HARARE, Zimbabwe – Zimbabwe has ordered all government employees to get vaccinated against the coronavirus, or lose pay if they refuse. But one of the largest government employee groups is opposing compulsory vaccination, while another is demanding compliance with the directive.
After a cabinet meeting late Tuesday, Zimbabwe’s Information Minister Monica Mutswangwa told reporters that the government was concerned about the continued rise in COVID-19 cases in the country.
“In light of the continuous increase in the COVID-19 cases, the Cabinet approved the following: Decongestion of workplaces, both public and private sector. Taking the lead, the government has further reduced its workforce to 25%. Vaccination personnel will be given priority; two, that courts of law be opened only for remand and urgent matters; And three, that all civil servants should be vaccinated and those who fall ill without vaccination will not be entitled to COVID-19 insurance,” Mutswangwa said.
Robson Shereni, head of Zimbabwe’s Amalgamated Rural Teachers’ Union, says the directive should be disregarded.
“We are saying that the vaccination program should be voluntary, no worker should be forced to do the vaccination. The government should really do more to get information about people getting vaccinated. This is the priority the government should focus on. Instead of forcing workers to get vaccinated,” Shereni said.
Sifiso Ndlovu, head of the Zimbabwe Teachers Association, said the government’s campaign to vaccinate all its employees is a noble one.
“The nation is facing an emergency situation which can be disastrous if necessary measures are not taken to protect the public from exposure to the infection. Therefore, to encourage and motivate civil servants, this decision has been taken on a balance scale to protect lives in our country and as one of the measures to control this infection to all our compatriots. Want to encourage vaccination. Nadlovu said.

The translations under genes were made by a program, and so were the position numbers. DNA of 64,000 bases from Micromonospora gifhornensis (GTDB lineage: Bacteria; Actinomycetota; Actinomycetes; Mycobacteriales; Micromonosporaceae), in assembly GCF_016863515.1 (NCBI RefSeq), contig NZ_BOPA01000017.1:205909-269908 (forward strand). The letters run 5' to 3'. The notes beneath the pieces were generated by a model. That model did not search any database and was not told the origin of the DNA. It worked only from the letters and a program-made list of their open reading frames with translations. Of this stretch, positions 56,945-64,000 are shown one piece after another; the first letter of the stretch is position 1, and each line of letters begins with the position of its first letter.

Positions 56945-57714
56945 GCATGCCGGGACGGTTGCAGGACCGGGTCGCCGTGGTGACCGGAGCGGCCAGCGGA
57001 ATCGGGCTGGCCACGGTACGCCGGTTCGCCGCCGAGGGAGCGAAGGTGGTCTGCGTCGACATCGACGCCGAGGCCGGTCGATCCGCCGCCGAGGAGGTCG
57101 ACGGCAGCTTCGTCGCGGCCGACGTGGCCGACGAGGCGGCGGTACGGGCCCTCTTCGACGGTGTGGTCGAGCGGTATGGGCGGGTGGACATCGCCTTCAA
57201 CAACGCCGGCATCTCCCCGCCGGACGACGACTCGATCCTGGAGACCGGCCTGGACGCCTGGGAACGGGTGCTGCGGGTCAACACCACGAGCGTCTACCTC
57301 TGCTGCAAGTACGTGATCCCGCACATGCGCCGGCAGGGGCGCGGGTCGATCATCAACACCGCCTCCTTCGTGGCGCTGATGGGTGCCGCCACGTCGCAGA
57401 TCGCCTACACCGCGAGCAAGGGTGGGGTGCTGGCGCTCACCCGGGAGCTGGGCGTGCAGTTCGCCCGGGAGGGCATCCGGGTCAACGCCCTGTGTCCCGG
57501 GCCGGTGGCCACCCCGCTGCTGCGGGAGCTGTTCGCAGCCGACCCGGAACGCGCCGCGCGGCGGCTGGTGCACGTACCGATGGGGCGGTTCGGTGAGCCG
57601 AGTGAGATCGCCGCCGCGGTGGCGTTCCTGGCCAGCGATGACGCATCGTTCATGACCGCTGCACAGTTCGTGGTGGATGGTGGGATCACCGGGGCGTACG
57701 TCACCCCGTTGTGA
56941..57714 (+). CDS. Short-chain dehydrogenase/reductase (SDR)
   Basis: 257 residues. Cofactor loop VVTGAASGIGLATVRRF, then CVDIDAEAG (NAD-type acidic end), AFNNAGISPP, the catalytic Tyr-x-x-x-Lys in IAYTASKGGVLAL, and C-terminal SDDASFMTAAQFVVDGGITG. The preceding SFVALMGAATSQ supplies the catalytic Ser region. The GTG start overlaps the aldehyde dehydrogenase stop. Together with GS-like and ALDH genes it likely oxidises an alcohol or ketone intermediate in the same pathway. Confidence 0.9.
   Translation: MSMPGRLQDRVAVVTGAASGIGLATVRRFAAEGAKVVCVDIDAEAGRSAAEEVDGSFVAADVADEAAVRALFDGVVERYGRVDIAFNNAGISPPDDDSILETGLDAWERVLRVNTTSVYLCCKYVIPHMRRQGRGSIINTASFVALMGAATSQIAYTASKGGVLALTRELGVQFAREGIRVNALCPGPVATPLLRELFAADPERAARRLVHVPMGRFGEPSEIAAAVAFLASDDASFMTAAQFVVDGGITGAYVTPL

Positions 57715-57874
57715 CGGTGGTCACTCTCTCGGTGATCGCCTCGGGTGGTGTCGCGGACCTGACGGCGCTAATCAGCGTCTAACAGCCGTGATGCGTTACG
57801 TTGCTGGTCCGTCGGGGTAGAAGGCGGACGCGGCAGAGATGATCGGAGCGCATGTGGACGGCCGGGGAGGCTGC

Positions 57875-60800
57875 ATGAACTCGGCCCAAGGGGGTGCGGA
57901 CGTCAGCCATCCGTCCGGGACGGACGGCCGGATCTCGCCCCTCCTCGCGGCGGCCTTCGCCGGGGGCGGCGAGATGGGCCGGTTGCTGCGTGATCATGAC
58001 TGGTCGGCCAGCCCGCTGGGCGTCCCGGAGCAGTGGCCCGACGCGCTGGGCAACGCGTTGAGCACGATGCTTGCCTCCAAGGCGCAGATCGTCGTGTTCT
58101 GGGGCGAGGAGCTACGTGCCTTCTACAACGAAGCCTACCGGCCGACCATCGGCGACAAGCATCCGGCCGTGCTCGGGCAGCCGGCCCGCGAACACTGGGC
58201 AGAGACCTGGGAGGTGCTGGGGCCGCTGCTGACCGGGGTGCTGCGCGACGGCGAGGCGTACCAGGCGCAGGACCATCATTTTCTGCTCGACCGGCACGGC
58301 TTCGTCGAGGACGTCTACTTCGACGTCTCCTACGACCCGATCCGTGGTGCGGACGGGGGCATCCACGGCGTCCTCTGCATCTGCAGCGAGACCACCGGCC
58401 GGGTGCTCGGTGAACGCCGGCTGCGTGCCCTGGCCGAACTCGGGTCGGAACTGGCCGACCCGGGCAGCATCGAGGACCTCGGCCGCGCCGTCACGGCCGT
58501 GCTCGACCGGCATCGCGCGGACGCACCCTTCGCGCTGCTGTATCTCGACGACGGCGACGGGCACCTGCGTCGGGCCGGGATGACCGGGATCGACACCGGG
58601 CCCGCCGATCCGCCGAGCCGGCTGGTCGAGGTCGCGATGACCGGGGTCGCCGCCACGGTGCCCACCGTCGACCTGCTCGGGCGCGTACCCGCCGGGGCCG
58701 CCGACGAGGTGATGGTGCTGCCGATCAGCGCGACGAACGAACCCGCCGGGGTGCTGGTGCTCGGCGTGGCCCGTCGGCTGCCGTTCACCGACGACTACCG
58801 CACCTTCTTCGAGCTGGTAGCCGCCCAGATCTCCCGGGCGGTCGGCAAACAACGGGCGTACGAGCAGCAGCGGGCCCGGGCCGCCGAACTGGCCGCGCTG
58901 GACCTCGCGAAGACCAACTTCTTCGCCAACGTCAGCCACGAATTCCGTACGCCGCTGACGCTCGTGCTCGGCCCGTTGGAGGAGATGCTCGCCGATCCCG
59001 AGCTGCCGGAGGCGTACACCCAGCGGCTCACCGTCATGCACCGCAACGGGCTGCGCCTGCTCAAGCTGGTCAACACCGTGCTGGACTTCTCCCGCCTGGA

About 1,247,000 Zimbabweans out of a population of 14 million have received their first shot, and about 650,000 have received their second vaccination since the program began in February.
Shereni said the union would file a lawsuit if the vaccines became mandatory.
Shereni said, “If the Zimbabwean government insists on implementing the vaccination program towards Zimbabwean government workers with a command approach, we will certainly stop the process by going to the courts to demand justice in the process.” Will give.”
Zimbabwe has 88,415 confirmed coronavirus infections and 2,747 deaths, according to Johns Hopkins University, which tracks the global outbreak. The government says that with an intensive vaccination programme, the numbers will not increase.